32. 32. 29 educating Chinese consumers up to 2020. In this context, it is instructive to analyze the way Chinese consumers adopt new products and technologies. The following example comes mainly from the B2C sector. Diffusion of a new luxury product in an Asian context 67 Chinese consumers seem slower to adopt new concepts and brands in the B2C market. However, this may not be the case in B2B markets, especially for those companies which are capable of convincing customers of their ability to improve customer P&L. However, this slow capability in adopting new technology might be compensated for by the new e-commerce industry in China, which offers great convenience and extremely low prices (Alibaba being owner of Taobao, other e-commerce players). 3.2 Emerging Market MNCs An interesting question is where Finnish companies will face the most competition from in the future. Will it be in China's East Coast, or will it be in West China, or elsewhere? Who are our competitors – will they be our Finnish or international counterparts, or will there be increasingly tough Chinese and Indian competition for the very same markets in mainland China? Or, will these competitors from emerging markets soon be found in Europe? Chinese SOEs have traditionally devoted most of their attention to the national market. In addition, they have normally been very active in Southeast Asia and Africa, where China has been a very important source of financing for infrastructure projects and projects producing raw-materials to be imported to China. In fact, China's importance as a financier has outweighed that of the World Bank Group in some African countries, and China has also financed much of the infrastructure for offshore oil and gas in countries such as Venezuela. In these cases, when financing these countries China is actually paying up to 60% of the financing funds directly to the Chinese technology suppliers, which are very often large SOEs or big private 67 Chevalier R, Lu P (2010) Luxury China - Market opportunities and potential. John Wiley & Sons (Asia) Pte. Ltd. Singapore.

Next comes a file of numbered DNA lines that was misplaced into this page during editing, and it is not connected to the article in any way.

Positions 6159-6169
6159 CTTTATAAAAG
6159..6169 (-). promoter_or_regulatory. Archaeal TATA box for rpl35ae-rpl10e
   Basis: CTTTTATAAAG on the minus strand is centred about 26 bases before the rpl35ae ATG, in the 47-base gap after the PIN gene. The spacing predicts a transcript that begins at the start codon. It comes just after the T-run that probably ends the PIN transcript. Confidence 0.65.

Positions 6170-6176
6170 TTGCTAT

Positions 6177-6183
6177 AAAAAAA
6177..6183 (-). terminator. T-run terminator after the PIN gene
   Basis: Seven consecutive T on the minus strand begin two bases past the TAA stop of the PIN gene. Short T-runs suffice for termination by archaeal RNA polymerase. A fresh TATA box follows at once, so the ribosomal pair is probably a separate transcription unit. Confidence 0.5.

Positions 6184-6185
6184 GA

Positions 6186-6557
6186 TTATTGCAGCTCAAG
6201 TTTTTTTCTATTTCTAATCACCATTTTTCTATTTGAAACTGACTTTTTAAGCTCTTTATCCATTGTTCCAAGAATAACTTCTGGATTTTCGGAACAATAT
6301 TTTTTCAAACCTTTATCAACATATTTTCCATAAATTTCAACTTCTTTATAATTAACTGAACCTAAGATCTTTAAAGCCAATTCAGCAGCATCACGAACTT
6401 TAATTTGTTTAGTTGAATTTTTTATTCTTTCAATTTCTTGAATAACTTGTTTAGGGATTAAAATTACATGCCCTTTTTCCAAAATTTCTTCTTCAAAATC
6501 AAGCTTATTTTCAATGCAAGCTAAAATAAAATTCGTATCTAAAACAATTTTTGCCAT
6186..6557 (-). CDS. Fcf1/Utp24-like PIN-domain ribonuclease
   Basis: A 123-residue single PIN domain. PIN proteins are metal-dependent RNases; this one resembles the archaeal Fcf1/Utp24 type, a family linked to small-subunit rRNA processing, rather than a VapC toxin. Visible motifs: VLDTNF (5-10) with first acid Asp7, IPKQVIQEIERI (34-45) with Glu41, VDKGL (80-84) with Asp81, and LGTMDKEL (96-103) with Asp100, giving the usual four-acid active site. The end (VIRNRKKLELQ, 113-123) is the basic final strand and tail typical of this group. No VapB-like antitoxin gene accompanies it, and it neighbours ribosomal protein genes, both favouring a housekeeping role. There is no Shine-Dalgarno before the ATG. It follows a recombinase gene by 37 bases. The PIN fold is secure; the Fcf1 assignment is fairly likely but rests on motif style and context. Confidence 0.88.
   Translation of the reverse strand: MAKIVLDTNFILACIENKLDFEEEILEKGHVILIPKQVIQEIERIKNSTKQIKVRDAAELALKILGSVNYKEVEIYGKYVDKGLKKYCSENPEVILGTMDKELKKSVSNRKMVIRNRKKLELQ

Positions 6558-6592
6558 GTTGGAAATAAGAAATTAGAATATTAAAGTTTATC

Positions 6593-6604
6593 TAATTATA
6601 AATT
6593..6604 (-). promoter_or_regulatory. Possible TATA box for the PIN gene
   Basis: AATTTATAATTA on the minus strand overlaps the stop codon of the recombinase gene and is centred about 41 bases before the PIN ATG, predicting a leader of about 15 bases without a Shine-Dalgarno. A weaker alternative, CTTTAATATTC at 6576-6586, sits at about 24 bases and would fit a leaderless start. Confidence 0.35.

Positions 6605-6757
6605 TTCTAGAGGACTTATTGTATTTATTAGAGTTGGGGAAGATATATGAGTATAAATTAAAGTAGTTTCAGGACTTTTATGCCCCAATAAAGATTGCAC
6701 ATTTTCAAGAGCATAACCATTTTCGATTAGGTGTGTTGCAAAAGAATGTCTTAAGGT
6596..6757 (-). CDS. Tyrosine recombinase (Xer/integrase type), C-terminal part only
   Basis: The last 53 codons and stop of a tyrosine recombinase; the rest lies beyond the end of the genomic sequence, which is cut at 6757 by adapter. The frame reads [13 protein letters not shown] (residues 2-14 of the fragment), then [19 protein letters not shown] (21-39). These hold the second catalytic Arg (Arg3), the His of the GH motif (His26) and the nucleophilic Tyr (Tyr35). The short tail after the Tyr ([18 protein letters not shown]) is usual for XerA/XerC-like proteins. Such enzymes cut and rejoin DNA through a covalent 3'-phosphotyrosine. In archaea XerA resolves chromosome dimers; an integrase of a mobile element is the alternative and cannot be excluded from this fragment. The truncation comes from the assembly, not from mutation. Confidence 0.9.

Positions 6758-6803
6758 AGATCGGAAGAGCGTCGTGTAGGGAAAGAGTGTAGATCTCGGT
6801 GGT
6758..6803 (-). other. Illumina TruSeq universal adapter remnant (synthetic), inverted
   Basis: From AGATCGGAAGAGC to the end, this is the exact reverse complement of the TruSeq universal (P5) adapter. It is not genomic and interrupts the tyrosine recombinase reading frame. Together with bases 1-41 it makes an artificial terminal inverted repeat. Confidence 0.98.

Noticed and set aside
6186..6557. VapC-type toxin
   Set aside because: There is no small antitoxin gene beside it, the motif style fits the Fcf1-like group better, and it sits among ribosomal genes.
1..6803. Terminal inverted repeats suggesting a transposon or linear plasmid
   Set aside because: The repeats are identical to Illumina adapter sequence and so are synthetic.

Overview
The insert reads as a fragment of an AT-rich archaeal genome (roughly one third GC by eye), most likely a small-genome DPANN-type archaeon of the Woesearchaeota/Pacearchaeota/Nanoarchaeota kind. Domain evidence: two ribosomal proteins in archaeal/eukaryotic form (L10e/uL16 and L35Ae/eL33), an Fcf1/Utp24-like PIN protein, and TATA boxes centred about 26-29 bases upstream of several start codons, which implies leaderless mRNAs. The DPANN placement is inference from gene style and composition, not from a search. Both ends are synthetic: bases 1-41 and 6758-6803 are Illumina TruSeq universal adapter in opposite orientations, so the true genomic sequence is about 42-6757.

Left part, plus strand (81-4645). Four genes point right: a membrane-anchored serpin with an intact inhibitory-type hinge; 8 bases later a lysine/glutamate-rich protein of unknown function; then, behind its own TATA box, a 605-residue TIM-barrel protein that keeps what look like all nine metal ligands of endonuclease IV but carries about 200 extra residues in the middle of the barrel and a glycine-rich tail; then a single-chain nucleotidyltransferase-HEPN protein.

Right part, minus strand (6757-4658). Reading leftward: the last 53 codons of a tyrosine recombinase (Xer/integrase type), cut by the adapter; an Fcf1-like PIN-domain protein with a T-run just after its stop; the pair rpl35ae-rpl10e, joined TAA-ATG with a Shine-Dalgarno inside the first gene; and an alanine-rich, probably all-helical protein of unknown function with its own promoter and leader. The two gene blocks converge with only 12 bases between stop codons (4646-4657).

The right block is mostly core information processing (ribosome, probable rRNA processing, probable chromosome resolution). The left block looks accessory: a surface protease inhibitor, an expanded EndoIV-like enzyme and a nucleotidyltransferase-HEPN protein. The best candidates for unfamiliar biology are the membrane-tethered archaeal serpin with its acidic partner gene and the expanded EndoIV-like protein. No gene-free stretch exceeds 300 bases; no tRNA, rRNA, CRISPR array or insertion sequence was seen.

33. 33. 30 companies. Oil is frequently used as a bartering tool and it makes the overall Chinese offering very interesting to the countries, which otherwise might not have the opportunity to develop usage of their national resources. Chinese SOEs can be found all over China (including West China). Often they were moved to places such as Sichuan right after the Second World War and following China's disputes with the Soviet Union, thanks to Mao Zedong's fears that both the Soviets and the USA might attack these nationally important companies. In various fields there might be several of these national champions, with each of them competing against each other but servicing mostly their own region (e.g. SOEs in Sichuan for West China, in Dalian for North-East China and Shanghai for Central and South China). Private Chinese companies seems to prefer staying in regions in which they are familiar with making new productive operations, possibly not too far away from their home regions. One further thing has also become clear during this study: private Chinese SMEs have not been aggressive in exporting their products, but will now start to do so following encouragement from the central government's 2012 Go Out policy. An interesting study was recently carried out of EMNCs 68 . It was based on the notion that in 2005 there were 44 EMNCs amongst the world's top 500 firms; in 2010 this figure had risen to 113. The enclosed chart describes them well and how they can be classified: Some companies headquartered in West China will eventually become EMNCs in the future. The current growth in West China seems, however, to have come from infrastructure investment (construction), whilst the outlook of private SMEs remains very local. This may mean that in the near future we will see some Sichuan-based SOEs becoming EMNCs (and being possibly privatized), rather than seeing the local private sector go international. 68 Chattopadhay A, Batra R, Ozsomer A (2012) The New Emerging Market Multinationals – Four Strategies for Disrupting Markets and Building Brands. The McGraw-Hill Companies.